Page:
So, the ‘rapid innovation’ of e-scooters made entrepreneurs billions in profits, while so-called trials and ‘iterations’ have done so little to eliminate problems that many city regulators have now banned scooters altogether, or are working to reduce scooter numbers significantly.
4. Social media platforms
Social media platforms are another space where innovation is clashing with the public good. Social media emerged in 1997 as a disrupter, a forum for user-generated content, free from the constraints of old rules and laws governing the publishing industry.
Meta’s Mark Zuckerberg has made impassioned arguments about social media giving humans “significantly broader power to call out things we feel are unjust and share our own personal experiences. Movements like #BlackLivesMatter and #MeToo went viral on Facebook — the hashtag #BlackLivesMatter was actually first used on Facebook — and this just wouldn’t have been possible in the same way before. 100 years back, many of the stories people have shared would have been against the law to even write down. And without the internet (. . .) they certainly wouldn’t have reached as many people.”
5. Under threat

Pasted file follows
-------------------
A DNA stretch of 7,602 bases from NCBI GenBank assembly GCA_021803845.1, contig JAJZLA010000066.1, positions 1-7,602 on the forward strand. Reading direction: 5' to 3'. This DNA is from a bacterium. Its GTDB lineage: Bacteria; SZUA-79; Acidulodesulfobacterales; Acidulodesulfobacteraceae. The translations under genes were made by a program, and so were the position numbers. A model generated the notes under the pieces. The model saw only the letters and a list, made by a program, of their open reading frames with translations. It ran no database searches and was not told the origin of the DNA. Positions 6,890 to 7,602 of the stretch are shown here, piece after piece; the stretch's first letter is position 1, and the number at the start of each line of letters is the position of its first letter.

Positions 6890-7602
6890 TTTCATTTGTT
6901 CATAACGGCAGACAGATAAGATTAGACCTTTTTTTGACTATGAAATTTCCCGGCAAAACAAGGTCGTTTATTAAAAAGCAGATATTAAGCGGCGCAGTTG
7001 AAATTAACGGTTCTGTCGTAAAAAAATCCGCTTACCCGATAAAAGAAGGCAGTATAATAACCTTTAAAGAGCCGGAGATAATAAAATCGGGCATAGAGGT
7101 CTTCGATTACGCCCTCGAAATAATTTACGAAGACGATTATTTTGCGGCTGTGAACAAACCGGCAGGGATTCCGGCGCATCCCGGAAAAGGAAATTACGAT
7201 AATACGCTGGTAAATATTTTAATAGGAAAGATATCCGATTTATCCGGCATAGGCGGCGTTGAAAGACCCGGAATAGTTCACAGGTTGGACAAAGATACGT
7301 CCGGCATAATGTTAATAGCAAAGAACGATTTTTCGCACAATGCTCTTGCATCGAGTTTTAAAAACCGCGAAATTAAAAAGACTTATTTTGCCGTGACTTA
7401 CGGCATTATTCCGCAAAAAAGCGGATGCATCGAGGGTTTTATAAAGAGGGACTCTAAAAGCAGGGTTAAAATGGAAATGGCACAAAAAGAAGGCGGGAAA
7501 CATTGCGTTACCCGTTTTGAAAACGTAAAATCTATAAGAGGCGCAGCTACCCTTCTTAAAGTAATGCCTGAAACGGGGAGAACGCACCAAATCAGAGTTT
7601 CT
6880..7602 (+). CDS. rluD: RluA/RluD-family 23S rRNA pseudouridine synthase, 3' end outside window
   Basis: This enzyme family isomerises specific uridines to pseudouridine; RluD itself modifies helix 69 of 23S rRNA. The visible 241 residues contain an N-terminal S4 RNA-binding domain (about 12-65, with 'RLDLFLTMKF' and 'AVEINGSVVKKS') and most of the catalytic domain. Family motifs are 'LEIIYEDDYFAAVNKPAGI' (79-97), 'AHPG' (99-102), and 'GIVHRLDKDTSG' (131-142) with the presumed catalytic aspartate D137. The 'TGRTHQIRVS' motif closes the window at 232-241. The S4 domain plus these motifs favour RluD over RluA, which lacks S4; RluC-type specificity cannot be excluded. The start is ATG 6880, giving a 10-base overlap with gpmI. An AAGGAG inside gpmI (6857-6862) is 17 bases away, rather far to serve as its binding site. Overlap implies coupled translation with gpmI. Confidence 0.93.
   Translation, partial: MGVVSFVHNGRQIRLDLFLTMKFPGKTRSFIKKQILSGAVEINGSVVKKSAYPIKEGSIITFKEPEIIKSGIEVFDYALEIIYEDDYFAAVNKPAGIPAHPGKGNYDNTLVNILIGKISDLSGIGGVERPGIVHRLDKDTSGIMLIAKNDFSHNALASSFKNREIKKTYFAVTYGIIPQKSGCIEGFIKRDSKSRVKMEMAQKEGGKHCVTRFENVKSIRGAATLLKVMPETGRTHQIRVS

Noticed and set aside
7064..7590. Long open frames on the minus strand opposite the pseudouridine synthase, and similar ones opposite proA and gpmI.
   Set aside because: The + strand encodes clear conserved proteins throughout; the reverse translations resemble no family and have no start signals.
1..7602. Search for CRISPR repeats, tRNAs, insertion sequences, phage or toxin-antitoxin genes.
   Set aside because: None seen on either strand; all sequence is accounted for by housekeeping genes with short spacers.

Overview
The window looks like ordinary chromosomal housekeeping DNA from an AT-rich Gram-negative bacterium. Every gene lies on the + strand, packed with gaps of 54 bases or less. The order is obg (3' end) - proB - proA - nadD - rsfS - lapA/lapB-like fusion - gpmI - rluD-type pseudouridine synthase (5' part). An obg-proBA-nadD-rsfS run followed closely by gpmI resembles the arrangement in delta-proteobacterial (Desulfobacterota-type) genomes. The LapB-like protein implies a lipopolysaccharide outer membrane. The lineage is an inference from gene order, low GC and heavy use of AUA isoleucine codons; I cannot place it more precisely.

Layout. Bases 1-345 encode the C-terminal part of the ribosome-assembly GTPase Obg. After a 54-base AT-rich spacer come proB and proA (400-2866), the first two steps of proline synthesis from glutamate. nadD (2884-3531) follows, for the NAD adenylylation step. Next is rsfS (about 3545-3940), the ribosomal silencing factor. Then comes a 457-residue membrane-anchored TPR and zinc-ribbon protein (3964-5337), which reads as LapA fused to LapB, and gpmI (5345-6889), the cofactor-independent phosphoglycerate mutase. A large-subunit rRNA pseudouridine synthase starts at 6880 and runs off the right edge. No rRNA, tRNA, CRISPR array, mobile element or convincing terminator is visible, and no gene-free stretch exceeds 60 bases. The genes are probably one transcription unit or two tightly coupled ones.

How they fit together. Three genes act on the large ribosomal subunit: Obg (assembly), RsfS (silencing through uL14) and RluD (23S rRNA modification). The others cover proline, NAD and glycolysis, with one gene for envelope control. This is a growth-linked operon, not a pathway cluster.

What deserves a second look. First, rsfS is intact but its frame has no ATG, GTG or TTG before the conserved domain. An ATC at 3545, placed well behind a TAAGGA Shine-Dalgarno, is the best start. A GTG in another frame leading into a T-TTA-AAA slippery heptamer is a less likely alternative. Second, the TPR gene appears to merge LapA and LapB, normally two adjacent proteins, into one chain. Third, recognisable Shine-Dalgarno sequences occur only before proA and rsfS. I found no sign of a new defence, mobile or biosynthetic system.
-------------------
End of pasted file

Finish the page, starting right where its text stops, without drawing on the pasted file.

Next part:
But that very same reach is what has caused regulators to question how tech companies store and process user data, for what purpose, and whether online platforms should be subject to the same rules around political content and advertising as other outlets.
The Cambridge Analytica scandal in the 2010s involved up to 87 million Facebook users whose personal data was harvested without consent via an app called “This is Your Digital Life”. The information spawned psychological profiles of both the users and their friends, and was used by British consulting firm Cambridge Analytica to provide assistance to the 2016 presidential campaigns of Ted Cruz and Donald Trump.
Now regulators are bearing down. Paolo Cesarini, expert in digital media regulation and member of the management board of EMIF (European Media and Information Fund) told Travel Tomorrow: “the spread of State propaganda and disinformation through social media, often combined with a malicious use of AI, harnesses the lack of regulatory guardrails to pursue covert political goals. In such cases, it is not only the safety of users, but the very democratic fabric of our societies that is under threat.”